Chickens are not always kind to each other. Learn how to keep your hens safe and solve some flock problems with this excerpt from The Chicken Keeper’s Problem Solver.
Newcomers to the chicken-keeping hobby are frequently surprised—and often shocked—to discover just how vicious their feathery friends can be. Anything smaller than they are is regarded as a potential target for snacking on, and they won’t hesitate to turn viciously on an injured flockmate, given the opportunity.
One of my hens has been attacked by the others.
Chickens are drawn to the sight of blood; even the most mild-mannered hen can become a frenzied attacker under certain circumstances. What is more, attackers will show no mercy.
An occasional tussle—the sort of thing that happens as birds establish the pecking order within their group—is nothing to worry about; it is a perfectly normal part of day-to-day life in the chicken run. However, things become more serious if there is blood involved. A bird that gets injured badly enough to break the skin is likely to be set upon by the rest of its flockmates once they catch sight of the blood. A kind of bloodlust develops which, if ignored, can quickly escalate. Consequently, it is vital that keepers remain vigilant at all times, inspecting birds on a daily basis to check for signs of injury and/or bleeding.
Any injured birds will need to be removed from the main run and isolated for their own safety. They should be kept apart from the rest until their wounds have been treated and/or healed naturally (depending on their severity). It is also worth noting that bird-to-bird pecking can be prompted by overcrowding, boredom resulting from a poor environment, and inadequate food. A substandard feed ration that is badly formulated or short on protein can prompt the birds to seek sustenance elsewhere, which they may do by pecking at the feathers (which are 80 percent protein), first on the ground, then on flockmates. Always use a reputable brand of chicken feed and, if necessary, add a suitable dietary supplement to the drinking water (your vet or poultry specialist supplier will be able to advise). You can help alleviate boredom by suspending fresh vegetables in the run at head height for the birds, or by giving them pieces of fresh sod from elsewhere in the yard to peck and scratch at.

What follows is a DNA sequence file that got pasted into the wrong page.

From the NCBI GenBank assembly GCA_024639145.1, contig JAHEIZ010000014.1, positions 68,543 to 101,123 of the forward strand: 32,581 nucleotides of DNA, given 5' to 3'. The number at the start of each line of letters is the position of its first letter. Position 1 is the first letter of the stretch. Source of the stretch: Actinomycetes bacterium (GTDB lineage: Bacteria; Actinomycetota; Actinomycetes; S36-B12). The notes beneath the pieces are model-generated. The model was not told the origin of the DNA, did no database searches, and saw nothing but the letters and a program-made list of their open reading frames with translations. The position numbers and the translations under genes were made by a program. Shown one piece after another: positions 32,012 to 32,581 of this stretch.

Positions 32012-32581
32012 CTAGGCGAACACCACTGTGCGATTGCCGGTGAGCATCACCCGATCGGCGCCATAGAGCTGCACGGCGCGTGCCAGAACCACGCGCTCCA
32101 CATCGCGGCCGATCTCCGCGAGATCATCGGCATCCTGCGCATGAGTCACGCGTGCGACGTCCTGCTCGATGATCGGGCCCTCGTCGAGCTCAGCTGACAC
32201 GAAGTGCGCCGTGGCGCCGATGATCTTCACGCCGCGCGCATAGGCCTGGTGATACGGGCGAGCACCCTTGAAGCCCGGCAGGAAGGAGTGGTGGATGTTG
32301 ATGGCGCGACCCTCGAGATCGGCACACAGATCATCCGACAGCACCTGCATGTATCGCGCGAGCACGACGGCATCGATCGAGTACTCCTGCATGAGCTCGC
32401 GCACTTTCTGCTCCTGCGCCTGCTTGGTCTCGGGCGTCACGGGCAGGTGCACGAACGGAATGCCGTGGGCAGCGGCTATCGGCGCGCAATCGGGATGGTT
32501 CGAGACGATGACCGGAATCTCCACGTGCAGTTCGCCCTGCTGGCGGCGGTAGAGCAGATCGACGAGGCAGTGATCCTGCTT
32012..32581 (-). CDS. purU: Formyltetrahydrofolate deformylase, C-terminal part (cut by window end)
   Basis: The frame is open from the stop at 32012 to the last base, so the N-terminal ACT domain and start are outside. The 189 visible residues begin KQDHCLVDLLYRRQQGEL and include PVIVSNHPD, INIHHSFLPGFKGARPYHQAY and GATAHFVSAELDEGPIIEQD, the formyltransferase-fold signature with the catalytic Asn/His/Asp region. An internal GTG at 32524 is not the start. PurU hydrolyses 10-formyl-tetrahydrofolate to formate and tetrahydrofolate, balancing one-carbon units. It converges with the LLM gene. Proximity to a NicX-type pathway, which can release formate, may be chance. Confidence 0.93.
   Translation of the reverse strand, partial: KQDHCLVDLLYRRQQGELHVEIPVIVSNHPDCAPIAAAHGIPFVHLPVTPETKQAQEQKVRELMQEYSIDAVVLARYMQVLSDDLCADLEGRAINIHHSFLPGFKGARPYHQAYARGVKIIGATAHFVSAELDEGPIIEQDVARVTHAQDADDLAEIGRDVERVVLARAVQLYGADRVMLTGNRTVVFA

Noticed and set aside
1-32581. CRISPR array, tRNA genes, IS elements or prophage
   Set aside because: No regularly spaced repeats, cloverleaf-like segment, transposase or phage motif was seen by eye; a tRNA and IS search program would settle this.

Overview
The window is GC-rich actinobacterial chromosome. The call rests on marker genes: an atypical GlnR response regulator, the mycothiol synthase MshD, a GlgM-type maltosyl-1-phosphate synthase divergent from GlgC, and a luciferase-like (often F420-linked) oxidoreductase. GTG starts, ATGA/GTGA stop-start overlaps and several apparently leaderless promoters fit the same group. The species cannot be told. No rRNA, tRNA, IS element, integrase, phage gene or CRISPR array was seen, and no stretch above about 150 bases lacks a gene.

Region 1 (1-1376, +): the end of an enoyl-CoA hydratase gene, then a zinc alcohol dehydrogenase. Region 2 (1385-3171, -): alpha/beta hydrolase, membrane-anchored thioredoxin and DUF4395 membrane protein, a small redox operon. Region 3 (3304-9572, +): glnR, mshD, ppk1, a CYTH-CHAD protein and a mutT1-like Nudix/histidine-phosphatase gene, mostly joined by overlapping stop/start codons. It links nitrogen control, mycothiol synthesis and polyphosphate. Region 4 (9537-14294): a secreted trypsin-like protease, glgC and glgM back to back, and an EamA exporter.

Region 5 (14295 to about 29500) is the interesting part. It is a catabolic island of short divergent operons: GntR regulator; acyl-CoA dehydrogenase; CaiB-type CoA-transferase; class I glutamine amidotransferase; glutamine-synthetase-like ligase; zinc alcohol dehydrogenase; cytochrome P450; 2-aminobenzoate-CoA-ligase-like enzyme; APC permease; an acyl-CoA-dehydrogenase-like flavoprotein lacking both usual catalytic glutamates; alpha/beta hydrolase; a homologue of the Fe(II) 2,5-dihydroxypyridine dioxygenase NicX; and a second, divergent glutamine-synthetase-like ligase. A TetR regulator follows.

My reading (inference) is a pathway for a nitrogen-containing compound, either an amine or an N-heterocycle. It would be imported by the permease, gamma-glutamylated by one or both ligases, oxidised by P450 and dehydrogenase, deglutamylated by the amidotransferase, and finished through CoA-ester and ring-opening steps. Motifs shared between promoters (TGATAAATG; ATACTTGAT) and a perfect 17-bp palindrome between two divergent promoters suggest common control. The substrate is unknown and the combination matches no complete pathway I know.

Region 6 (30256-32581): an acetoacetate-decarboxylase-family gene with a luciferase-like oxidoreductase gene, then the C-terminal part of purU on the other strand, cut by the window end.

My hens keep pecking at each other’s feathers.
Feather pecking can be triggered by environment-based factors, such as a lack of space, a poor environment, enforced confinement, and, most difficult to deal with of all, straightforward bullying.
To deal effectively with a feather-pecking problem you need to understand the common triggers for it. Overcrowding is one—something that all chicken keepers must avoid. Also, remember that hens need stimulation in their everyday lives. Those kept in cramped conditions or featureless runs will develop problems, both disease- and behavior-related.
Bullying is a problem that can occur at any time, even if you have provided your chickens with the ideal conditions in which to live. Some birds are just more aggressive than others, and will almost inevitably cause problems for those lower down the pecking order. This sort of dominant behavior often manifests itself in pecking attacks to the victim’s head. The aggressor may stop the bird it is targeting from feeding or drinking, or from entering the hen coop to lay or roost. Sometimes these situations resolve themselves as the bullied bird learns to keep out of the way (assuming there is sufficient space for it to do so). In other cases, though, it does not, and the situation simply worsens. When this happens, the only practical option is to remove the aggressor.
Pecking can also become a problem when new birds are introduced to an existing flock, which inevitably upsets the established order of things. Introducing newcomers at night, into the coop when the flock is already roosting and settled, is generally regarded as being the best approach, but smooth relations are never guaranteed. While the birds can be allowed to reestablish the pecking order themselves to a degree, supervision will be required to ensure that the initial tussles do not turn more serious.
These suggestions were excerpted from pgs 200-203 of The Chicken Keeper’s Problem Solver by Chris Graham. Used with permission from Quarry Books.